A new study from Tel Aviv University and the Weizmann Institute revealed that over the last 20,000-50,000 years, birds have undergone a major extinction event, inflicted chiefly by humans, which caused the disappearance of about 10%-20% of all avian species. The vast majority of the extinct species shared several features: they were large, they lived on islands, and many of them were flightless.
The main cause for extinction of species by humans today has evolved from being hunting to the destruction of the animals’ natural habitats, but the researchers hope their findings will serve as warning signals regarding bird species currently threatened with extinction.
The study was led by Prof. Shai Meiri of the School of Zoology at The George S. Wise Faculty of Life Sciences and the Steinhardt Museum of Natural History at Tel Aviv University, and Amir Fromm of the Weizmann Institute of Science. The paper was published in the Journal of Biogeography.
Prof. Meiri: “We conducted a comprehensive review of scientific literature, and for the first time collected quantitative data on the numbers and traits of extinct species of birds worldwide. Those that became extinct in the last 300 years or so are relatively well known, while earlier species are known to science from remains found in archaeological and paleontological sites worldwide. Altogether we were able to list 469 avian species that became extinct over the last 50,000 years, but we believe that the real number is much higher.”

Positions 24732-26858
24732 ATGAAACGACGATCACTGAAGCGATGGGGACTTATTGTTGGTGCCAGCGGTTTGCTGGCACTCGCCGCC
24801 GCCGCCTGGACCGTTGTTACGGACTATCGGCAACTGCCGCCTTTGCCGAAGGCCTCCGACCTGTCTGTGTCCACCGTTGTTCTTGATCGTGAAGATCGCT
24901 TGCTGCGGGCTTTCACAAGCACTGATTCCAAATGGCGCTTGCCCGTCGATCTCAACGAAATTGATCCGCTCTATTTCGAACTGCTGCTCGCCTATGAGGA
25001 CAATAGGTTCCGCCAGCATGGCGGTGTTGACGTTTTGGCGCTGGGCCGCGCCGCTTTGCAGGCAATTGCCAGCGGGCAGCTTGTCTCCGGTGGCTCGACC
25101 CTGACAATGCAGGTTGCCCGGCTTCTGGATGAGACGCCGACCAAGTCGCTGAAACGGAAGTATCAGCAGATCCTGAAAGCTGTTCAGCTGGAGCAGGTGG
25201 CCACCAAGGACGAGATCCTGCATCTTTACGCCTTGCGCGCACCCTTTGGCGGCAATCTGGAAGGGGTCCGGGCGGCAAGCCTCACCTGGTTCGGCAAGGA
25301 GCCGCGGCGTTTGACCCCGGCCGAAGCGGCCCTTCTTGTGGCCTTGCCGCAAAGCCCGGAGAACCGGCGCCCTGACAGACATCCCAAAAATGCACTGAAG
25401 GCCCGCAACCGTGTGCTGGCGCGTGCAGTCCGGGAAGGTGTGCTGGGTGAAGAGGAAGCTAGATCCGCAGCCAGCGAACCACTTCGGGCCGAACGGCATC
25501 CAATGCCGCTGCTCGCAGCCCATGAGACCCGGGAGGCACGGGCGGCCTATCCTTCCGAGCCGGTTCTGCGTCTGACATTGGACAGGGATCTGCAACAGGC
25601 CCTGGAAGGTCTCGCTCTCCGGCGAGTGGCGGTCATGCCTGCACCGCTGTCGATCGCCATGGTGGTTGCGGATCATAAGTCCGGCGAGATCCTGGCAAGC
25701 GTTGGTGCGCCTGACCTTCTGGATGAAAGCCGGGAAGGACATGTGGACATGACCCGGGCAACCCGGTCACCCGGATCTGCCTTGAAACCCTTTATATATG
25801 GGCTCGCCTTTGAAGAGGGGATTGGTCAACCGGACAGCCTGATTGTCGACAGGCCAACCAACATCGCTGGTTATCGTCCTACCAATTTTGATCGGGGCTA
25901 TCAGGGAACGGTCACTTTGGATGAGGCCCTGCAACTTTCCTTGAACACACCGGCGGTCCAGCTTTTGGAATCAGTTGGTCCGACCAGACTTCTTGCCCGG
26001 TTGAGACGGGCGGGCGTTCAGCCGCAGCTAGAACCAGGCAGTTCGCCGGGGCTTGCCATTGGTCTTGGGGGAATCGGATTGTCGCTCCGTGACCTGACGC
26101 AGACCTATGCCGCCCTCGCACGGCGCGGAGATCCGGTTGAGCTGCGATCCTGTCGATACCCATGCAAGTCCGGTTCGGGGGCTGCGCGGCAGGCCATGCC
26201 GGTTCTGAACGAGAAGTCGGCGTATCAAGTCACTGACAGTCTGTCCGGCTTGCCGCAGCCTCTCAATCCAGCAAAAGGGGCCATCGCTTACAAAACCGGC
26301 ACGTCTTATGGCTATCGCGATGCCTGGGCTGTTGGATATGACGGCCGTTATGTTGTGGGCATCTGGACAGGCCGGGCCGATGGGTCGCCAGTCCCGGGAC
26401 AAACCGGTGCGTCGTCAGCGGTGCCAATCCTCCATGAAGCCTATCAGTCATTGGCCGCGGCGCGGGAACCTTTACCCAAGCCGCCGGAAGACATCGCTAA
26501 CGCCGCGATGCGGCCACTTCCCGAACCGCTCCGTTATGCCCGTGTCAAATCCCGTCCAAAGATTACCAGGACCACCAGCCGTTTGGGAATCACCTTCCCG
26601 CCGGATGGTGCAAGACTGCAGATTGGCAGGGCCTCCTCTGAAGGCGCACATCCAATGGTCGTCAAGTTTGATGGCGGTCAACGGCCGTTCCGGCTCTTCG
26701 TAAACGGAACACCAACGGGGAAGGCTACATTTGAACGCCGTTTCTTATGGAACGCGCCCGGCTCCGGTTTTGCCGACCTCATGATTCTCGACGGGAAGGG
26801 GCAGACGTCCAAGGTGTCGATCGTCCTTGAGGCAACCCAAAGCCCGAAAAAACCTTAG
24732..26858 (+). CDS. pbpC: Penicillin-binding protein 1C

The researchers believe that the vast extinction was caused primarily by humans who hunted the birds for food, or by animals brought to islands by humans – that fed on the birds and/or their eggs. This assumption is based on the fact that the greater part of bird remains was found on human sites, apparently belonging to birds consumed by the inhabitants, and in most cases the extinctions occurred shortly after the arrival of humans.
Most extinct species shared three major features:
Prof. Meiri: “Our study indicates that before the major extinction event of the past millennia, many more large, even giant, as well as flightless avian lived on our globe, and the diversity of birds living on islands was much greater than today. We hope that our findings can serve as warning signals regarding bird species currently threatened with extinction, and it is therefore important to check whether they have similar features. It must be noted, however, that conditions have changed considerably, and today the main cause for extinction of species by humans is not hunting but rather the destruction of natural habitats.”
Featured image: Bird species at the Zoological Garden